Having said that, there is little one can add to Chris Sharpe's comprehensive review except to say that I have already used Hilty's book extensively for research this year, along with the other current guides for other countries, and have found it to be the best. In my opinion it sets a new standard. The only small weakness worth noting here is the plates, but has there been a guide that is perfect in this respect?
For anybody birding in Venezuela, the book is an essential item to have along.
The only downside for this book: it is much to bulky to carry around in the field, but there is probably nothing to be done about that given the number of birds involved. Be sure to bring a backpack if you plan to use this in the field.
In his 997 overview of Neotropical field guides Francois Vuilleumier called the 1978 guide "yet another product from the pen of the indefatigable late Rodolphe Meyer de Schauensee, this time in co-authorship with his equally indefatigable late friend William H. Phelps, Jr.", citing it as "certainly the best one available for a South American country". The subsequent works of many others invalidate that ranking, but I think many birders and ornithologists will find that the 1978 book retains value.
This 2003 Birds of Venezuela by Hilty (illustrated by Gwynne & Tudor) includes a considerably better set of plates, generally more detailed species accounts, range maps, and informative introductory text. It's about twice the thickness of the earlier "edition", and I find only eight plates not in color (covering mainly raptors in flights and swifts). As has become almost axiomatic, it's really too big to carry in the field, and enterprising birders may well separate the plates to create a guide devoted to that purpose.
Hilty's guide is a worthy successor to the 1978 guide, and it's the worthy precursor to a guide that is more compact and "field-friendly" without sacrificing utility. Until then, no birder venturing into Venezuela or Guyana should be without Steven Hilty's 2003 guide.
- Lots of plates with fairly accurate drawings and really nice colors.
- Descriptions are brief but complete for a field guide.
- If you're not totally sure about your IDying, the descriptions section sheds even more light on you by saying which habitat the bird is supposed to be in and how its sound would be like. This is very useful at times. It has helped me a lot with my flycatcher issues. Also, it mentions similar species so that you can be certain you chose the right one.
- The first part of the book consists of drawings. You open the book in this section and the right page will have the drawings of the species, and the left page will have mini descriptions, so that, in many cases, you can ID accurately by looking at a certain unique feature on the animal the book says it has, without necessarily having to flip hundreds of pages for the complete text on that specific bird.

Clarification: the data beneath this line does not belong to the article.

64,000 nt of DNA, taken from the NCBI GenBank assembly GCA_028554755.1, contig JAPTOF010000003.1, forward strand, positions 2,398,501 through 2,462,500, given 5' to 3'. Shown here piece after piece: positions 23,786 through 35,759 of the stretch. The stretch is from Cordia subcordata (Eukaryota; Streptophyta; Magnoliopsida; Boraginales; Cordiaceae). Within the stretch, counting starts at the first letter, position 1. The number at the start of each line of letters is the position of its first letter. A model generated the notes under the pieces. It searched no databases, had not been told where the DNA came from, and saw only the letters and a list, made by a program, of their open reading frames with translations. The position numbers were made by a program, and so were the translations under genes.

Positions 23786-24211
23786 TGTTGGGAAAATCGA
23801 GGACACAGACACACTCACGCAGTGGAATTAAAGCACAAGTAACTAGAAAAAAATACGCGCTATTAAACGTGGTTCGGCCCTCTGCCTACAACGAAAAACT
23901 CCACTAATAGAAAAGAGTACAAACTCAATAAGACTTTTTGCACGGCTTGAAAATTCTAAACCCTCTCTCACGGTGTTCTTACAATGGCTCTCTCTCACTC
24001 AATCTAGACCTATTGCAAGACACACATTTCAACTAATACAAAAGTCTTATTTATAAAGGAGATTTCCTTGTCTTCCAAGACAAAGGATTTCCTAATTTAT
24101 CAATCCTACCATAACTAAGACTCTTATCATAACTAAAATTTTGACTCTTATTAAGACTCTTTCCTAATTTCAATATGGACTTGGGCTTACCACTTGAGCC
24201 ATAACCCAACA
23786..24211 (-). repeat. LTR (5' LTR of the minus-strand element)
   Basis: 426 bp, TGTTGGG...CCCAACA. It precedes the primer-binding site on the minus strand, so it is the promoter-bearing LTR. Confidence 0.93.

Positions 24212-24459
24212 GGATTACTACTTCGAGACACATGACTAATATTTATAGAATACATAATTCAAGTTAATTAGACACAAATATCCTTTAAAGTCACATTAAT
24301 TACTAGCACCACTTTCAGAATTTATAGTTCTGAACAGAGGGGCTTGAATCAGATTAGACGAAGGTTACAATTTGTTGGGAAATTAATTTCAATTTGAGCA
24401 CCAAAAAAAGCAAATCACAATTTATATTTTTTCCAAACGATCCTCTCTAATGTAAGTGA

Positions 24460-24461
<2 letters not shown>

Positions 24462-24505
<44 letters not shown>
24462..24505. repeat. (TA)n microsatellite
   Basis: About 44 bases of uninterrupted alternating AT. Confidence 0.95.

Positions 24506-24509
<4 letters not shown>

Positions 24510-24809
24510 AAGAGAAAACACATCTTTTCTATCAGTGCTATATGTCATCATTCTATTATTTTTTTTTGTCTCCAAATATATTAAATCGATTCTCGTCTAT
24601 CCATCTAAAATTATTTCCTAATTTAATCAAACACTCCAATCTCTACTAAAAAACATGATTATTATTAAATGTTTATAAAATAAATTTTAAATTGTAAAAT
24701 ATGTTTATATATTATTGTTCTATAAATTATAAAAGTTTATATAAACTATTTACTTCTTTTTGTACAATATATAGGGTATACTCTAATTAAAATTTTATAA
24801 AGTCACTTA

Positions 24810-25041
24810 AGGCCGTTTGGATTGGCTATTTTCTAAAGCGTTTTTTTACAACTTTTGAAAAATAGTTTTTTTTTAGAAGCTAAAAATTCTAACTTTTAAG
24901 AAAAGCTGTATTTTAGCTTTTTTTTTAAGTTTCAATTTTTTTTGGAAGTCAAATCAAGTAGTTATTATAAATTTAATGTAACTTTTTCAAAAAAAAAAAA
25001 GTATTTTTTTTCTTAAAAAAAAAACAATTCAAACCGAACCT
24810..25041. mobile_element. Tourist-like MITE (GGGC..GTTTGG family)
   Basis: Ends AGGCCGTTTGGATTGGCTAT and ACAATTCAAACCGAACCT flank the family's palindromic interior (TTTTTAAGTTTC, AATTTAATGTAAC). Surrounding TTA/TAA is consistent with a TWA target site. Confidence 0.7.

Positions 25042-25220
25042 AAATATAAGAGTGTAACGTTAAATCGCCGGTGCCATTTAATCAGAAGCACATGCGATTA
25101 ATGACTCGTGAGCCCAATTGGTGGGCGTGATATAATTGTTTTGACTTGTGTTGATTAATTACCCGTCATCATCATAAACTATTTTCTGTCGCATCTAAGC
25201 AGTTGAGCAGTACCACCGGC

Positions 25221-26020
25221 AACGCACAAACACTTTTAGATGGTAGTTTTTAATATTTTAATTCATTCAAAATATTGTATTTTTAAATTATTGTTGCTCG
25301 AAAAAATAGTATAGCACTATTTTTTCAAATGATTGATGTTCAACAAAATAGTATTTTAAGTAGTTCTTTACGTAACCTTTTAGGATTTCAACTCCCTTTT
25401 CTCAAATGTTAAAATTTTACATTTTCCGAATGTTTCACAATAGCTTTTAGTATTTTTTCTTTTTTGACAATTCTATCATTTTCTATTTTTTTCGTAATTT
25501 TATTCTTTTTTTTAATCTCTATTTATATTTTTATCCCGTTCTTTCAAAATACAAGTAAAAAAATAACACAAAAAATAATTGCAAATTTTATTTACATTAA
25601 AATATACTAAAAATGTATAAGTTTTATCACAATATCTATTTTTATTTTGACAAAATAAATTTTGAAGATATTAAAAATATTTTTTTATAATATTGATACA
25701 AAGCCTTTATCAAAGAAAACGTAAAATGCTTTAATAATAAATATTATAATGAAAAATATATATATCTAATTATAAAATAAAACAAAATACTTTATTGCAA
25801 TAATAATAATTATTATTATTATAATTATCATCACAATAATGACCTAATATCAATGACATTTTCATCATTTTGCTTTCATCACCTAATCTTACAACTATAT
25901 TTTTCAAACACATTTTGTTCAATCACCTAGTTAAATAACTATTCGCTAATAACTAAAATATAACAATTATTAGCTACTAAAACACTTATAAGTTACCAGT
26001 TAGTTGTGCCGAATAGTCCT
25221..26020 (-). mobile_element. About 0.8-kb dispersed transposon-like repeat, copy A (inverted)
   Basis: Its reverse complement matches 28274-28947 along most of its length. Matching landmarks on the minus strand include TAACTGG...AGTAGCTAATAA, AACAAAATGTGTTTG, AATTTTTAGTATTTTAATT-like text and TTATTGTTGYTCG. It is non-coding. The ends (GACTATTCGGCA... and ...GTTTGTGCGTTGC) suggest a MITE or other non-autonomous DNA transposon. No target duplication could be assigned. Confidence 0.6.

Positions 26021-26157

- Some drawings are really not as true to life as they should for some species. To give you an example, a heron may appear to have grey feet in the plate but has orange feet in real life. Those little things can be confusing at times.
- Some plates are in black and white for species with colored feathers. Granted, they're not the most colorful species, but it's still unnnecessary to have black and white plates in such a colorful book. It can get annoying to ID some raptors if you're a rather unexperienced birdwatcher.
- Some distribution maps are off. You may see a species outside the range the book describes for it, but in other, more accurate maps (Birds of Northern South America: An Identification Guide, Volume 2: Plates and Maps, for example) they're different. So, you may think this bird is outside its range, but it really is not. Maybe the maps are out of date, I don't know. I do know they're not entirely trustworthy, especially if you're going to use them for scientific purposes; otherwise it's not that big a deal.
- Some species are not on the plates, but on the descriptions, and in black and white drawings. I don't know the reason for this, but it gets very off-putting when you're not really sure which species it is you're lookin at. I'm still not sure which Sniper it was I saw that one day I noticed this flaw.
Mind the fact that I poured my past anxiety in the "Cons" section. All in all, it is a really good book, and the only field guide dedicated to Venezuelan birds. It's a must have, for sure. Getting this book is a no-brainer, really.